Background: Most studies on associations between parity and mortality focus on women, and find a negative correlation or U-shaped pattern. If and why having children is associated with mortality among men is less clear. Our objective was to improve understanding of the association between men's parity and mortality, and to investigate mechanisms potentially underlying this association.
Methods: Analysis of baseline data (1991) from a prospective cohort study (the GLOBE study) with almost 17 years mortality follow-up among 4965 men, aged ≥45 years. Cox proportional hazard hierarchical regression models were used to link parity to mortality and to explore the role of socio-economic position (SEP), health behaviours and partner status.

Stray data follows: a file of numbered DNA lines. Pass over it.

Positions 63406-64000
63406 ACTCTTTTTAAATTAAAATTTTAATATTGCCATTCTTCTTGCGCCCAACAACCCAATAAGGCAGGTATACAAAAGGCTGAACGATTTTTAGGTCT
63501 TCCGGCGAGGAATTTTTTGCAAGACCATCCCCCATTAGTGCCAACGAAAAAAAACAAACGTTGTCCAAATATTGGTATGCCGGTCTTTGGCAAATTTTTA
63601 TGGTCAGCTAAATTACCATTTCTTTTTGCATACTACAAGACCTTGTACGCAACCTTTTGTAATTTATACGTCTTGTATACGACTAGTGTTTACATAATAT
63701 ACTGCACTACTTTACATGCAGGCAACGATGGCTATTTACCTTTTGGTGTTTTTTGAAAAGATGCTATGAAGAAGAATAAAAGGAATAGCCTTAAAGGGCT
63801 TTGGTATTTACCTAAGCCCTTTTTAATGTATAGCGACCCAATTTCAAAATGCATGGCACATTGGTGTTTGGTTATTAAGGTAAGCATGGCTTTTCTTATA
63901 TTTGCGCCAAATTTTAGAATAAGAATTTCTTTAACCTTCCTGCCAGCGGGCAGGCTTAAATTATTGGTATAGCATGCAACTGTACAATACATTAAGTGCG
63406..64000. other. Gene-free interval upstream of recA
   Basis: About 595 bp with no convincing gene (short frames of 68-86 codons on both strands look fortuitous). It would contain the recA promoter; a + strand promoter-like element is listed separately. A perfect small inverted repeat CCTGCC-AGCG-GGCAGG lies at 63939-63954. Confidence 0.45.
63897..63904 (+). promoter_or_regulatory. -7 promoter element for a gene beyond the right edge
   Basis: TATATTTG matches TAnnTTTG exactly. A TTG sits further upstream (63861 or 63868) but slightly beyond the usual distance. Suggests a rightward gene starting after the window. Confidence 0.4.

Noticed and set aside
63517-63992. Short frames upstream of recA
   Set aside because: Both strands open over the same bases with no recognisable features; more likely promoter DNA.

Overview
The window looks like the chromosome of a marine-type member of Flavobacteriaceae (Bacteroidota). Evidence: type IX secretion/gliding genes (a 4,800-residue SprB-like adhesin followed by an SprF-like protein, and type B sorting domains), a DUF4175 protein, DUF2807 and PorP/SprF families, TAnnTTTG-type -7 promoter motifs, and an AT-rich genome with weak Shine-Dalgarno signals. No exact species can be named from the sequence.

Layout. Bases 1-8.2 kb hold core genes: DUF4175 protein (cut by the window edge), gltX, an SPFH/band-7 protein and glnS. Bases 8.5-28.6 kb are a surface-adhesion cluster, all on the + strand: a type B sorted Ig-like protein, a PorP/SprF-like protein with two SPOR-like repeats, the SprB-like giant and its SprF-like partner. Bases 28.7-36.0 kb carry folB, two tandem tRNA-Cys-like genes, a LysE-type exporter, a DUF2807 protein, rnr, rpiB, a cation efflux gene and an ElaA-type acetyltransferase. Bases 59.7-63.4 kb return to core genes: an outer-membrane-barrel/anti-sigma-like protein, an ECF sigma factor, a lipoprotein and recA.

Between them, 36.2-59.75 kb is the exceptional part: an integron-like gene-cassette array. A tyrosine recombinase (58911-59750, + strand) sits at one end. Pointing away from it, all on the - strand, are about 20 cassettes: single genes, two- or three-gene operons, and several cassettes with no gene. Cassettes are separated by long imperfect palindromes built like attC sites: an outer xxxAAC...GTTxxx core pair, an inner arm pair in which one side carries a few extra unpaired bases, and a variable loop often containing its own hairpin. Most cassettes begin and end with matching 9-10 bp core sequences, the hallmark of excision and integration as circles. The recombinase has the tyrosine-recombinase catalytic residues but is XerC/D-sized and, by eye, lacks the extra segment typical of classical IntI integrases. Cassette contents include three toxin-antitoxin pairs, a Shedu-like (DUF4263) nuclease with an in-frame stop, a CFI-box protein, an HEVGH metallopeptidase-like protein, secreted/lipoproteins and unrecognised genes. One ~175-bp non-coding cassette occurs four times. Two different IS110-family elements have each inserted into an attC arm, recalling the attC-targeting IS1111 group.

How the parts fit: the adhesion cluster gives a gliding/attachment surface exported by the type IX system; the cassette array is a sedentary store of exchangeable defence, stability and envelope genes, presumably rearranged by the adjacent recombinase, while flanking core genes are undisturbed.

Results: Fathers of two or three children [hazard rate ratio (HR) 0.85; 95% confidence interval (95% CI) 0.74-0.99] and especially fathers of four or more children (HR 0.81; 95% CI 0.69-0.95) had lower mortality risks compared with childless men. However, this association attenuated to non-significance after adding SEP, health behaviours and partner status to the model.
Conclusions: Our findings suggest that childless men have higher mortality risks in comparison with men who have fathered two or more children.